One of the first rules of photography is to be prepared. Anticipate what may happen so you can deal with it when it does. If you're not prepared, you will probably run into problems.
As we move into summer, how to take vacation pictures can be one of those problems. Reader Tahia Lameer of Orange has a problem, part of which many would like to have. Lameer, who doubles as photo editor of her school yearbook, is going to Europe and doesn't want to get caught unprepared. She also needs to buy a photo meter.
So, in the interest of those who plan to go to Europe this summer and those who would like to go to Europe any summer, there are a few things you should remember.
First, it's advisable to travel light. This will make your trip much more enjoyable. Who needs to travel with heavy and cumbersome photo equipment? Using today's small, lightweight, great-quality, compact 35-millimeter cameras and small, computer-driven single-lens reflex cameras with built-in, incredibly accurate exposure meters, makes travel photography a breeze.
Consider taking along only your favorite lenses, such as a 28-mm. wide angle and a 105-mm. telephoto. A zoom lens such as a 35-to-70-mm. might be the perfect compromise. Remember, though a zoom lens might not give you the quality of the fixed focal length, the convenience of carrying one lens versus two or three is an important factor to consider.
Film should be your next consideration. When at the airport, avoid X-rays whenever possible. Ask airport security to hand check your camera bag. Remember, both your carry-on bag and luggage are subject to X-rays. While the signs may say that the X-rays are not harmful to film, most experts agree that continuous exposure is risky, especially if the film will be carried through numerous airports.
A lead-shield bag such as Sima's FilmShield is one way to help protect your film from low-dose X-ray inspection machines. Because airport security cannot X-ray through it, they will probably ask you to open it up for a hand inspection. A simpler and cheaper alternative is a clear plastic bag which you can easily pop out of your camera bag for a hand inspection.
Don't forget a visit to U.S. Customs at the airport before your departure. You must register your camera equipment with them so you don't have pay a duty on it when you return.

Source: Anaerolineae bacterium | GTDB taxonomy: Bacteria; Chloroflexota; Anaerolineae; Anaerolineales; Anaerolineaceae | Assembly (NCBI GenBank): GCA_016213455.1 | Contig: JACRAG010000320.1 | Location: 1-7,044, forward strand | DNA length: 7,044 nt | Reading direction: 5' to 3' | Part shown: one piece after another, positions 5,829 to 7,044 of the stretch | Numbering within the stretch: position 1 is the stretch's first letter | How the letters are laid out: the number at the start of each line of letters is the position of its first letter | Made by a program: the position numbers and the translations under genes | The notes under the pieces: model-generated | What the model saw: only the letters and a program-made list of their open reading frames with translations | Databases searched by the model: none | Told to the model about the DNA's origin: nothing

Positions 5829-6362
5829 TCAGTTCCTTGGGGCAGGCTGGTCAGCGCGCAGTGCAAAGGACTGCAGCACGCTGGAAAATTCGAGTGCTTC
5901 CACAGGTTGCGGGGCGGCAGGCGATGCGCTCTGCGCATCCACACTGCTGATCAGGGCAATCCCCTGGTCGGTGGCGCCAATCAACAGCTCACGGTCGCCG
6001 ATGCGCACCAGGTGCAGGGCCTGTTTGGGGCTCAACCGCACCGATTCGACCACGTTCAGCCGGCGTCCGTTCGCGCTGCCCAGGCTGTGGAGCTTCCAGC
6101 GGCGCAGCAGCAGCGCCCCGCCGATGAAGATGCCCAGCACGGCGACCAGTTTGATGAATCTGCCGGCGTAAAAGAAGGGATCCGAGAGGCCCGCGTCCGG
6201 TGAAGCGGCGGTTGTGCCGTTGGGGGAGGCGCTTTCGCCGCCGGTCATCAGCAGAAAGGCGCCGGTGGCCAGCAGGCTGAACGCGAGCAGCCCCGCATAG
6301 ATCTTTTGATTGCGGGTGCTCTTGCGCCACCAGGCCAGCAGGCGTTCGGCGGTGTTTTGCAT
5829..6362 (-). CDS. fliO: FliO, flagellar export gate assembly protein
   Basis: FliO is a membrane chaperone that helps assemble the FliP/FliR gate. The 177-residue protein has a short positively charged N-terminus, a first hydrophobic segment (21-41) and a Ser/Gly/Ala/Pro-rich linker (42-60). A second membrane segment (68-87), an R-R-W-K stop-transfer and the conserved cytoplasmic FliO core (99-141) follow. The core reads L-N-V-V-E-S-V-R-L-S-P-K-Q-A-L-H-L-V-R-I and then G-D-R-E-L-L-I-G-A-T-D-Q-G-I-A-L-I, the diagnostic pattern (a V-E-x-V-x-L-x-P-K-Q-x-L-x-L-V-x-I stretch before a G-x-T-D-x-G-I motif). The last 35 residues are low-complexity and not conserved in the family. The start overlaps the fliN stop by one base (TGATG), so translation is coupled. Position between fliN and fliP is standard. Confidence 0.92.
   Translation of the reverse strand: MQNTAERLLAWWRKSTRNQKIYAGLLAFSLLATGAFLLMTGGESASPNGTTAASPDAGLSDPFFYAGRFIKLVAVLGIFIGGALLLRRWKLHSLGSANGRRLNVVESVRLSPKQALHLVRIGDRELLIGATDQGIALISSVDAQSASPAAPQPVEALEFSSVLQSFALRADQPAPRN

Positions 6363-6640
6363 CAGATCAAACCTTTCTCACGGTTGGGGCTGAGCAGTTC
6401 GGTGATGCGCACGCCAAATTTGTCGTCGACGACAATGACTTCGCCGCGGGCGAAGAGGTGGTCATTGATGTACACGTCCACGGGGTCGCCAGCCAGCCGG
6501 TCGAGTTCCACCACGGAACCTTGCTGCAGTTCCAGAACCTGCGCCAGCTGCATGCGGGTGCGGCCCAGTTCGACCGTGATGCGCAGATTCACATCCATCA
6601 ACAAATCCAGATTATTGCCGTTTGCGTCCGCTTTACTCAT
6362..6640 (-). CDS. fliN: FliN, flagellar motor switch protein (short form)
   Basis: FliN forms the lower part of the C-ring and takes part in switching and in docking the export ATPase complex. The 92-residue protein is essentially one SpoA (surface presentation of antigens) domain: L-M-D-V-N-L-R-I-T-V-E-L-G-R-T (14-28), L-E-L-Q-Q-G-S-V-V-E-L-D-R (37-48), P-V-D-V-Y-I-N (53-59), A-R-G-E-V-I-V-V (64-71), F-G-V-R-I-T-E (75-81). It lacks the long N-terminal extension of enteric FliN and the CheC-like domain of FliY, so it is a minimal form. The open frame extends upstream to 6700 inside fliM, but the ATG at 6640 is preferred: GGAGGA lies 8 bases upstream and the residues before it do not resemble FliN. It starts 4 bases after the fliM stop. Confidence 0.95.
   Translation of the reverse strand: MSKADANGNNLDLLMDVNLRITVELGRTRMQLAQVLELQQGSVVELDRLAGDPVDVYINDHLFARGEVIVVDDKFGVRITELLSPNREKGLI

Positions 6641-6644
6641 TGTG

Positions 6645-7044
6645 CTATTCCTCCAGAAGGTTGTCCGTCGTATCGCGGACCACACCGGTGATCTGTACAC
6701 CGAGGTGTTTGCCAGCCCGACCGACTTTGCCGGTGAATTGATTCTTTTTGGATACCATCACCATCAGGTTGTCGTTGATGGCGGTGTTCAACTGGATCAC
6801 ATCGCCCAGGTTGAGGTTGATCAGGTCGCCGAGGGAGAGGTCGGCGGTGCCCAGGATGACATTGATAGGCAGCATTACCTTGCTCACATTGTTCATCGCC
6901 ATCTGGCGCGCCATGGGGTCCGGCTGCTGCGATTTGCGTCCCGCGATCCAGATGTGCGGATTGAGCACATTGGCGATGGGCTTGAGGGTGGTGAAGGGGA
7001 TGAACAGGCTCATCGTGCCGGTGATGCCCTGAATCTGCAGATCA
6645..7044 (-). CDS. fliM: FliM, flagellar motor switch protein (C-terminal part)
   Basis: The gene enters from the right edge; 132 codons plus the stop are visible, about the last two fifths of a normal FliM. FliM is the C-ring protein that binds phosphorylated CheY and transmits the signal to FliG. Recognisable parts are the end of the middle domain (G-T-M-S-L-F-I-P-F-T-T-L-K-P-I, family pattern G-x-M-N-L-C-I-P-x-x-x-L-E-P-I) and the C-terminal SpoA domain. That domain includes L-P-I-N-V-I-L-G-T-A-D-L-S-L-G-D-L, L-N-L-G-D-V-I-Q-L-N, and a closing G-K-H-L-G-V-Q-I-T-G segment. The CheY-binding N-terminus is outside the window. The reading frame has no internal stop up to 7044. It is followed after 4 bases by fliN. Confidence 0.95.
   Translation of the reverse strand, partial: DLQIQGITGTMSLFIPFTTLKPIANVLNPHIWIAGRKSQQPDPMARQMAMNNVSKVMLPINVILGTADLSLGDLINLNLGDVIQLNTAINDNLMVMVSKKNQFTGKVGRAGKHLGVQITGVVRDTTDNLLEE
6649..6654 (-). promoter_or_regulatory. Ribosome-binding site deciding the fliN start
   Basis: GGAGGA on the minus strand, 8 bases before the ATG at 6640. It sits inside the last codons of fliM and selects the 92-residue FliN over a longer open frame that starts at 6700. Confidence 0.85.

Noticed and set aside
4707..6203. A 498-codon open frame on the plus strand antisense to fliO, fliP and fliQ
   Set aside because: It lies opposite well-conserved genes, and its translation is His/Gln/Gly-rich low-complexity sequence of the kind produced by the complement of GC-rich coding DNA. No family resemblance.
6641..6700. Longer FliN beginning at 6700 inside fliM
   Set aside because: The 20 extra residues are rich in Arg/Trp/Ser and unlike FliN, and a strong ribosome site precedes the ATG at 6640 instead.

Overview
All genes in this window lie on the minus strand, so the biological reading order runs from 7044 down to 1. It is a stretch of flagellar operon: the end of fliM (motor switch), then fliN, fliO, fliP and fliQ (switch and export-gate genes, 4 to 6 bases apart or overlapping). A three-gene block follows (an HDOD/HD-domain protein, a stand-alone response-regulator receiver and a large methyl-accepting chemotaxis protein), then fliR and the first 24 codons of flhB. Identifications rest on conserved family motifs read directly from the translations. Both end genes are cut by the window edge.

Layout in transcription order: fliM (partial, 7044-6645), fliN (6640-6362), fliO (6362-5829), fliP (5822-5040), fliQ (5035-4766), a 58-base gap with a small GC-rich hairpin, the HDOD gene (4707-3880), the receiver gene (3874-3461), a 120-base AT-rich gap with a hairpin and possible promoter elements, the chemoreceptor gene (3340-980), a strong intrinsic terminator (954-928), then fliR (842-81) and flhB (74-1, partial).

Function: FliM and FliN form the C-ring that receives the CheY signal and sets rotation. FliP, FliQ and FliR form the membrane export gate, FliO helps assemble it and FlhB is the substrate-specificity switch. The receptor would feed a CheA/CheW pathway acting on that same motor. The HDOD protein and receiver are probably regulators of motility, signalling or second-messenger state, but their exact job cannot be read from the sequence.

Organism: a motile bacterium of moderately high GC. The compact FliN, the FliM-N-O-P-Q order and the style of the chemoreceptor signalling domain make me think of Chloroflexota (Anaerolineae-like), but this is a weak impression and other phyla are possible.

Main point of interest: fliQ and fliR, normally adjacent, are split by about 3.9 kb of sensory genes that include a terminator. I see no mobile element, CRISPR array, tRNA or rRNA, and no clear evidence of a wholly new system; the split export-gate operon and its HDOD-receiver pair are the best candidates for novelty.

And it's usually cheaper to buy your film before you go. It's unlikely that you'll be dropping by the discount film store on some remote island. Also, buy more than you think you'll need. Film is the cheapest item when figuring the cost of the trip. Look over your itinerary and give yourself a daily shooting allowance. It's important to pace yourself because it's likely you will be too eager and shoot more than you want the first few days.
Also remember to include yourself and your friends in the photographs. It's the most important element in the pictures. If you're just shooting scenery, forget the camera and pick up a few post cards.
Don't forget to experiment. The light may look bad or the weather might be dismal, but don't quit--keep shooting. Low lighting or inclement weather conditions may produce your most dramatic photos.
Also be sure to include some signs in the foreground of your photographs. This will add depth to the photos and help in the storytelling when you return.
Don't leave home without fresh batteries. A new set should be put in the camera and flash, along with a backup set in your camera bag or suitcase.
A big trip is usually enough reason to buy a new camera. If this is the case, try it out beforehand. The fastest and cheapest way to try out a new camera is to shoot a roll of slide (transparency) film. Not only is it the best test for your camera, but most labs will turn the film around in three hours. This will be an accurate test of the exposure metering system in your camera--what you see is what you will get. Slide film has virtually no latitude (as opposed to print film), so you will have a very accurate representation of what you shot.
Always make a few test runs on your new camera before your excursion. Always check to make sure the film is advancing through the camera.
Your expensive 35-mm. SLR camera is a valuable item, maybe too expensive to be worrying about all over Europe. Unless you're doing a travel feature for a magazine or newspaper, a compact 35-mm. may be just the ticket. It's much lighter, less expensive--usually in the $150 to $300 range--and comes in models that are weatherproof, have multiple-lens options and are virtually foolproof. You're the one that's going to be carrying the camera about 6,000-plus miles.